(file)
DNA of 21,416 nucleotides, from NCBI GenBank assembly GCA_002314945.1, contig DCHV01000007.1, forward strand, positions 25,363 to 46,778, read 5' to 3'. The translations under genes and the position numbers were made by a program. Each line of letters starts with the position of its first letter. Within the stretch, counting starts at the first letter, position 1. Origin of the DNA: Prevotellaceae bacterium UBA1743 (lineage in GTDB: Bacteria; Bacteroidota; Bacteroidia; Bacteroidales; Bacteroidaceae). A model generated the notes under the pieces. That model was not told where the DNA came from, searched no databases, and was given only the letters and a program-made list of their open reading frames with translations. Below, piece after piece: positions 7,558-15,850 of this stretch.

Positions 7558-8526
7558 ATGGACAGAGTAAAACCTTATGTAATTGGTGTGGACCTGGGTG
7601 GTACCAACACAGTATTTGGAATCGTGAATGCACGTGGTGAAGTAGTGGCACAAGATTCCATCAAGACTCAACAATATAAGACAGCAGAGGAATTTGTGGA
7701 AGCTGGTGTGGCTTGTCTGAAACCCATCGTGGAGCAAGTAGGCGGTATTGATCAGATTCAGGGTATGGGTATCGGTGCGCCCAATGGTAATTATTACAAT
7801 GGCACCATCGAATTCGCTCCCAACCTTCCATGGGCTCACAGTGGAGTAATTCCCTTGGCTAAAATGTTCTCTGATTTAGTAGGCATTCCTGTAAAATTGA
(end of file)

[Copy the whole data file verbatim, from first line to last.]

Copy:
DNA of 21,416 nucleotides, from NCBI GenBank assembly GCA_002314945.1, contig DCHV01000007.1, forward strand, positions 25,363 to 46,778, read 5' to 3'. The translations under genes and the position numbers were made by a program. Each line of letters starts with the position of its first letter. Within the stretch, counting starts at the first letter, position 1. Origin of the DNA: Prevotellaceae bacterium UBA1743 (lineage in GTDB: Bacteria; Bacteroidota; Bacteroidia; Bacteroidales; Bacteroidaceae). A model generated the notes under the pieces. That model was not told where the DNA came from, searched no databases, and was given only the letters and a program-made list of their open reading frames with translations. Below, piece after piece: positions 7,558-15,850 of this stretch.

Positions 7558-8526
7558 ATGGACAGAGTAAAACCTTATGTAATTGGTGTGGACCTGGGTG
7601 GTACCAACACAGTATTTGGAATCGTGAATGCACGTGGTGAAGTAGTGGCACAAGATTCCATCAAGACTCAACAATATAAGACAGCAGAGGAATTTGTGGA
7701 AGCTGGTGTGGCTTGTCTGAAACCCATCGTGGAGCAAGTAGGCGGTATTGATCAGATTCAGGGTATGGGTATCGGTGCGCCCAATGGTAATTATTACAAT
7801 GGCACCATCGAATTCGCTCCCAACCTTCCATGGGCTCACAGTGGAGTAATTCCCTTGGCTAAAATGTTCTCTGATTTAGTAGGCATTCCTGTAAAATTGA